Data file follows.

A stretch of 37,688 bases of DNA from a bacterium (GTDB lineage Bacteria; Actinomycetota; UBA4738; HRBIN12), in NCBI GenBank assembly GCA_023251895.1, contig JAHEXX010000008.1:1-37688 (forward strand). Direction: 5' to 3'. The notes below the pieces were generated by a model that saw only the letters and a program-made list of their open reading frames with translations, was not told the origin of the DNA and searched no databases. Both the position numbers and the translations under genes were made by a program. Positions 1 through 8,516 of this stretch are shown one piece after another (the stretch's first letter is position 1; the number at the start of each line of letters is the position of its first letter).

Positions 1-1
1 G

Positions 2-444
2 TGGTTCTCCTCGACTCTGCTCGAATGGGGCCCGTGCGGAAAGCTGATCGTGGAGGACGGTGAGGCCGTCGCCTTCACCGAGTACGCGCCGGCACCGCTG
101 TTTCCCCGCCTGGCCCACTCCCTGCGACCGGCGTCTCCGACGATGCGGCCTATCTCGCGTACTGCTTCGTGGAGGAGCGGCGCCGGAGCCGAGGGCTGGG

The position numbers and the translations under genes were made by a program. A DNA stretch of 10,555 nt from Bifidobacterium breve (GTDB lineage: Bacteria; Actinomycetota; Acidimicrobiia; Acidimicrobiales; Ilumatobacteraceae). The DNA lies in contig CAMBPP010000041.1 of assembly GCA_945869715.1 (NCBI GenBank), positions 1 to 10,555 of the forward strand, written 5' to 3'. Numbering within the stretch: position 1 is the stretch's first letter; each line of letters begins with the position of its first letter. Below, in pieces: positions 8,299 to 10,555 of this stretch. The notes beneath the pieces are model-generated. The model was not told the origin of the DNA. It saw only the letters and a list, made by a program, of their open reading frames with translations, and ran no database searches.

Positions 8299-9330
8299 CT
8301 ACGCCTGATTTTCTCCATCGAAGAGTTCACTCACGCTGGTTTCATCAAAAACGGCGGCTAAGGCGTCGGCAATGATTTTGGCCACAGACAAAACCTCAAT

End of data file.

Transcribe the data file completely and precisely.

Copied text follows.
A stretch of 37,688 bases of DNA from a bacterium (GTDB lineage Bacteria; Actinomycetota; UBA4738; HRBIN12), in NCBI GenBank assembly GCA_023251895.1, contig JAHEXX010000008.1:1-37688 (forward strand). Direction: 5' to 3'. The notes below the pieces were generated by a model that saw only the letters and a program-made list of their open reading frames with translations, was not told the origin of the DNA and searched no databases. Both the position numbers and the translations under genes were made by a program. Positions 1 through 8,516 of this stretch are shown one piece after another (the stretch's first letter is position 1; the number at the start of each line of letters is the position of its first letter).

Positions 1-1
1 G

Positions 2-444
2 TGGTTCTCCTCGACTCTGCTCGAATGGGGCCCGTGCGGAAAGCTGATCGTGGAGGACGGTGAGGCCGTCGCCTTCACCGAGTACGCGCCGGCACCGCTG
101 TTTCCCCGCCTGGCCCACTCCCTGCGACCGGCGTCTCCGACGATGCGGCCTATCTCGCGTACTGCTTCGTGGAGGAGCGGCGCCGGAGCCGAGGGCTGGG

The position numbers and the translations under genes were made by a program. A DNA stretch of 10,555 nt from Bifidobacterium breve (GTDB lineage: Bacteria; Actinomycetota; Acidimicrobiia; Acidimicrobiales; Ilumatobacteraceae). The DNA lies in contig CAMBPP010000041.1 of assembly GCA_945869715.1 (NCBI GenBank), positions 1 to 10,555 of the forward strand, written 5' to 3'. Numbering within the stretch: position 1 is the stretch's first letter; each line of letters begins with the position of its first letter. Below, in pieces: positions 8,299 to 10,555 of this stretch. The notes beneath the pieces are model-generated. The model was not told the origin of the DNA. It saw only the letters and a list, made by a program, of their open reading frames with translations, and ran no database searches.

Positions 8299-9330
8299 CT
8301 ACGCCTGATTTTCTCCATCGAAGAGTTCACTCACGCTGGTTTCATCAAAAACGGCGGCTAAGGCGTCGGCAATGATTTTGGCCACAGACAAAACCTCAAT